So my mom did what any mom would do, right? She launched an online boutique to offer products to gay and lesbian couples. That’s normal, isn’t it?!?

She hunted high and low for products and made them where she couldn’t find them and otherwise began encouraging gift and wedding suppliers to offer products for same sex couples. And, as you might imagine, even by 2002, after a few years in business, people still looked at her like she was crazy when she introduced herself and told them what she did for a living.

So who’s laughing now, right? My mom is ahead of just about every curve – including the one which predicted in me in a dress on my wedding day.

But, my favorite story is the one of my grandmother (Cue crucible moment #3) who at the time of our wedding was in her early 80s.

When she first received our wedding invitation, she told my mom that she was glad we had used the word “Union” because this wasn’t a wedding. She was very clear about this. Much as she loved my partner and much as she had accepted what I had told her as the clock crept closer to midnight that night of my coming out to her, this was no wedding.

But, my grandmother – a steel magnolia if ever there was one – came to the wedding – I mean union – because she loved me and because it was the “right” thing to do. You know, to be there for me.

So, she came out to the Eastern Shore, with Hurricane Dennis bringing big enough rains to drive our ceremony inside, and met our friends. Drank Mint Juleps with our friends. Shared meals with our friends. And, sat with an open heart through our ceremony. And she danced the night away with me and my friends.

And, then, the next night, we all shared fresh Maryland crabs over a long family style table in a busy restaurant, I watched as my grandmother made her way between tables looking for me and I overheard her say,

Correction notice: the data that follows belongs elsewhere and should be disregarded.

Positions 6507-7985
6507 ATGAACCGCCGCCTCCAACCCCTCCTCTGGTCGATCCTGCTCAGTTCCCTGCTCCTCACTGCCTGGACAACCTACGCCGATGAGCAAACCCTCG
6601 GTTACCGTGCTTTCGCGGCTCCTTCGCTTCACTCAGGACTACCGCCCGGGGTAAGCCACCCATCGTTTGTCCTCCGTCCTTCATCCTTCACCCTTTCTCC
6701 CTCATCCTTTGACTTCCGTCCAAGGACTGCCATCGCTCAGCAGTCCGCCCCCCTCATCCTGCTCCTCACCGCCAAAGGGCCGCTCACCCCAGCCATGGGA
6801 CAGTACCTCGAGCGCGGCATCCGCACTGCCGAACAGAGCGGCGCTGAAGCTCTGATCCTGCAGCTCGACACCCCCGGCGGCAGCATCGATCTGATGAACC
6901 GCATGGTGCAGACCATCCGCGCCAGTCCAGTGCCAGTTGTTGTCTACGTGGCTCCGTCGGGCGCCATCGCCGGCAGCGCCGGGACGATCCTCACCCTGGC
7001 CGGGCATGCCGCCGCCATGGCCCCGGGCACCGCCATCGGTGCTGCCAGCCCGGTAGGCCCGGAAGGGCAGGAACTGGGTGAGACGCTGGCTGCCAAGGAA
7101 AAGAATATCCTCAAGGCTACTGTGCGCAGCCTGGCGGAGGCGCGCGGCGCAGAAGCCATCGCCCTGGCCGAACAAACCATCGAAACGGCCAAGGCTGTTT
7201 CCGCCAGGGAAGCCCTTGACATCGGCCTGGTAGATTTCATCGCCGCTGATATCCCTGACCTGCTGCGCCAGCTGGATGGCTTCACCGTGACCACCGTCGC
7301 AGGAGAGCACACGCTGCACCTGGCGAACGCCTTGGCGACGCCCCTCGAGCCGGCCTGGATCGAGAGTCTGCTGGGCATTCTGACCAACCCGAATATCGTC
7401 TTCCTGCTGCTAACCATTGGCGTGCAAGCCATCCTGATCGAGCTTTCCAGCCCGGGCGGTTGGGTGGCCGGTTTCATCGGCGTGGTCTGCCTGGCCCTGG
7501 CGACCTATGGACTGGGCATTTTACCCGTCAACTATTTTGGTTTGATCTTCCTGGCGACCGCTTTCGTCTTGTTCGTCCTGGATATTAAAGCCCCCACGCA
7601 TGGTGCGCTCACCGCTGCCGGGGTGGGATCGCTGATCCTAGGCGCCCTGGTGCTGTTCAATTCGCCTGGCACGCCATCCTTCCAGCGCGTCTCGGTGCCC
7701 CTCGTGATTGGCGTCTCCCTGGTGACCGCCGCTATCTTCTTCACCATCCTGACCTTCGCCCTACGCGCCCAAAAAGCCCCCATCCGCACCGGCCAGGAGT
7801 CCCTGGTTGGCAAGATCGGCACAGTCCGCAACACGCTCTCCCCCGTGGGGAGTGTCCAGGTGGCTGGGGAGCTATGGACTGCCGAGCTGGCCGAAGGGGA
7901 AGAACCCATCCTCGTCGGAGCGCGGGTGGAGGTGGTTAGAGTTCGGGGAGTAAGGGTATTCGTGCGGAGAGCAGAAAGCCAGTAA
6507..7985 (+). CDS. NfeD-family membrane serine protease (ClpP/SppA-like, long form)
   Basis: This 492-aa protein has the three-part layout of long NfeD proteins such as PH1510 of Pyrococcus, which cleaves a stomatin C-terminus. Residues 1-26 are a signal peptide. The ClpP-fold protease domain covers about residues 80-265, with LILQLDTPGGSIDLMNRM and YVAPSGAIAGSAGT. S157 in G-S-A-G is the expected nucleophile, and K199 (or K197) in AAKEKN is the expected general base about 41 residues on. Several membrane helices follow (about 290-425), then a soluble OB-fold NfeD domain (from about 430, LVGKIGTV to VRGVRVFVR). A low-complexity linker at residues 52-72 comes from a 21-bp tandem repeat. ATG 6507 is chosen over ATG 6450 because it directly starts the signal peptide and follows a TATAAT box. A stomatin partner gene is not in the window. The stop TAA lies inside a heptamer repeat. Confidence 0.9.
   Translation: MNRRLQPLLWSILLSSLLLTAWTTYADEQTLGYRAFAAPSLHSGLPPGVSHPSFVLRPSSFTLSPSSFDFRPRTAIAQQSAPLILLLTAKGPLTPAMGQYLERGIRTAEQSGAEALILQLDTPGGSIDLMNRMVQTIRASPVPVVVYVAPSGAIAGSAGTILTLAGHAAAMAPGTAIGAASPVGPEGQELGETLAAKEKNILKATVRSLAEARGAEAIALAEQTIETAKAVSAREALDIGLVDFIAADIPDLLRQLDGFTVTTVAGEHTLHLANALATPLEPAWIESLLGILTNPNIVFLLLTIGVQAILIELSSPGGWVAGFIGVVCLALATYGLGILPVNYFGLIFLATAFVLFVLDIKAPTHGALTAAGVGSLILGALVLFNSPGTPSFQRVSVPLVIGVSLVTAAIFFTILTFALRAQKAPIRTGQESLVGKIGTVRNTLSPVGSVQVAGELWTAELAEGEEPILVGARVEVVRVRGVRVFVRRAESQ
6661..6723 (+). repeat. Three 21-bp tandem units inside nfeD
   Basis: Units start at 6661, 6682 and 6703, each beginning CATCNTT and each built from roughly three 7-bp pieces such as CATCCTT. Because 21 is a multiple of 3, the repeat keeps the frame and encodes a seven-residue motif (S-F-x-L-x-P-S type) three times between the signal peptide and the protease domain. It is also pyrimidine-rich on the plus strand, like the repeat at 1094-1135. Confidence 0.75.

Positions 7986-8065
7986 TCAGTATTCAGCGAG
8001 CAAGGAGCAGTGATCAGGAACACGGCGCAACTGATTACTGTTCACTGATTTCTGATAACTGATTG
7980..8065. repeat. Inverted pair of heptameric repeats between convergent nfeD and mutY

“Now, where are my brides?”

It was a moment to last a lifetime and it was a moment that taught me everything I needed to know about love. About love and how it transforms people.

And it is a moment that I hold on to when I wonder if… no, not if. When. It’s a moment I hold on to when I wonder when it is that I’ll be able to legally marry my partner of 17 years.

Seriously. If my gay wedding could transform my middle-aged mom to start an eCommerce movement, and if my lesbian wedding could transform my grandmother to no longer need to parse the difference between “union” and “wedding,” then surely the time is coming soon. Surely the thousands of gay and lesbian weddings which have taken place across the nation in the past 10 years have transformed enough hearts and minds to get us there. Right?! Right?

And I’ll tell you what else… When our day comes again, but this time in the Commonwealth of Virginia, at the courthouse, blocks from my home… When our day comes again, if my grandmother wants to buy me a dress and my mother wants me to wear one… I will.



Do you have a Tranformative story you'd like to share? Let us know!

Follow GayWeddings.com on Twitter or give us a Thumbs Up! on Facebook

Wedding innovator Kathryn Hamm (@madebykathryn) is co-author of The New Art of Capturing Love: The Essential Guide to Lesbian & Gay Wedding Photography (Amphoto Books, 2014), an Education Expert for WeddingWire and Publisher of GayWeddings.com